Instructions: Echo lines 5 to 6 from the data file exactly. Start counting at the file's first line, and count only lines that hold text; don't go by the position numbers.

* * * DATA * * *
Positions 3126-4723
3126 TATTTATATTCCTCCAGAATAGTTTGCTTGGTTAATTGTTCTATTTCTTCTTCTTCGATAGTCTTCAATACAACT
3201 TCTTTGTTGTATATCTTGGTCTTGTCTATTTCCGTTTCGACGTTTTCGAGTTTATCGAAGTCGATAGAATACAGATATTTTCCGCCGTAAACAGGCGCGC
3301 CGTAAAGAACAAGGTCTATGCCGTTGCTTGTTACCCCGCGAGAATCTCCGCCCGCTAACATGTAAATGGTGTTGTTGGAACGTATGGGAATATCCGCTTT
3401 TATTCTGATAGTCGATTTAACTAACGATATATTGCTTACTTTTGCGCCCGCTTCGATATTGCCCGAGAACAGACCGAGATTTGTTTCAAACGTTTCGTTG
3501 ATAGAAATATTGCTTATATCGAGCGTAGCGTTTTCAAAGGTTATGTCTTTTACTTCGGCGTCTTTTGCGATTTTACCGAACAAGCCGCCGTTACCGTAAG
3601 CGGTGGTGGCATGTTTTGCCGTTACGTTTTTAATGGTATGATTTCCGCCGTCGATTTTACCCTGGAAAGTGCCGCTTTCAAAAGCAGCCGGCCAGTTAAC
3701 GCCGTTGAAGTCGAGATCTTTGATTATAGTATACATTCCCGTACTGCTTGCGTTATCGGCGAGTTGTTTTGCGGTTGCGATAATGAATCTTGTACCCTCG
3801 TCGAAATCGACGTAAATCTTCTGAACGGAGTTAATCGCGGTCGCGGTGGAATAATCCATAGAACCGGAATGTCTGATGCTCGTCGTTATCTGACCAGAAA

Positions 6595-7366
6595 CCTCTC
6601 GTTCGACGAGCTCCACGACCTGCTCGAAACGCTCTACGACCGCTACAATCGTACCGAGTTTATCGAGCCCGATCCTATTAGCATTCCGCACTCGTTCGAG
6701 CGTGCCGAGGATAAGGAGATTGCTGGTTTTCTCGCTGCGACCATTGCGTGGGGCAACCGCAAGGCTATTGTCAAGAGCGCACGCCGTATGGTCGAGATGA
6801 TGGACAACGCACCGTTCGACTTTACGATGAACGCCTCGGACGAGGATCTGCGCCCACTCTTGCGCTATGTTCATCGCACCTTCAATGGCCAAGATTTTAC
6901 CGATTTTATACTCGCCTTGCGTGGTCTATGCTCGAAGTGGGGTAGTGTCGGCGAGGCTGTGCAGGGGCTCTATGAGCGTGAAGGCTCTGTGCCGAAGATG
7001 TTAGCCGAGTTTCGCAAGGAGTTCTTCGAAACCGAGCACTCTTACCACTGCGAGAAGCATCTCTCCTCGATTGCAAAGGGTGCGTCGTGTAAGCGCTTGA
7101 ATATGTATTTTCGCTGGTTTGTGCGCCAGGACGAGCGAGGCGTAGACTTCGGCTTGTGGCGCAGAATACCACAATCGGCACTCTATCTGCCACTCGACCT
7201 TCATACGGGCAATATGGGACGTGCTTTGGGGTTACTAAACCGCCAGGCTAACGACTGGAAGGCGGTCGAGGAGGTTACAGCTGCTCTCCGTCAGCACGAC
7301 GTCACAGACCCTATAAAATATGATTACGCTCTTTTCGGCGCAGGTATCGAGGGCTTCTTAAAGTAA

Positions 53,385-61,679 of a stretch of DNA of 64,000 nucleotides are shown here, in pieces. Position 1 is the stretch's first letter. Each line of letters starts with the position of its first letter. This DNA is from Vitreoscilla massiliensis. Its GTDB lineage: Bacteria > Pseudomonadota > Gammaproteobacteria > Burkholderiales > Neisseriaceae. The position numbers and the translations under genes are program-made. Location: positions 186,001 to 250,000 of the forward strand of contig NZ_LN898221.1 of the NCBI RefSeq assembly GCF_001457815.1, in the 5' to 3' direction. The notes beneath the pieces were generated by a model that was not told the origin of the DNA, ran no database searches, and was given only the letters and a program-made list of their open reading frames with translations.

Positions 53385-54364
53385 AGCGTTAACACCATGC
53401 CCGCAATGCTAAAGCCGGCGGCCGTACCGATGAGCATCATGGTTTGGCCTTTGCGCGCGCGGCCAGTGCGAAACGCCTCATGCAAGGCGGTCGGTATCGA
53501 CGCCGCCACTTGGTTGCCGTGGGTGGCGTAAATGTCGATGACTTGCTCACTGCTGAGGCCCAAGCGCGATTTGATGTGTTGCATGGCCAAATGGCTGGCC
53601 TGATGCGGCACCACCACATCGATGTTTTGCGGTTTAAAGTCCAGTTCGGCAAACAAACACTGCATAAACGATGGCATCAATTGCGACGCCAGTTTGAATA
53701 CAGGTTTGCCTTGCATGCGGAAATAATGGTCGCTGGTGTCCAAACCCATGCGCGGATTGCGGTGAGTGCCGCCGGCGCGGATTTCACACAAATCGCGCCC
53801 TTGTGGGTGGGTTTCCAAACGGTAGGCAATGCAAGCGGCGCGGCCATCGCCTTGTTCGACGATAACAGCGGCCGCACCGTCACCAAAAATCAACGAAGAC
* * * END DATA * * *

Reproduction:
3401 TATTCTGATAGTCGATTTAACTAACGATATATTGCTTACTTTTGCGCCCGCTTCGATATTGCCCGAGAACAGACCGAGATTTGTTTCAAACGTTTCGTTG
3501 ATAGAAATATTGCTTATATCGAGCGTAGCGTTTTCAAAGGTTATGTCTTTTACTTCGGCGTCTTTTGCGATTTTACCGAACAAGCCGCCGTTACCGTAAG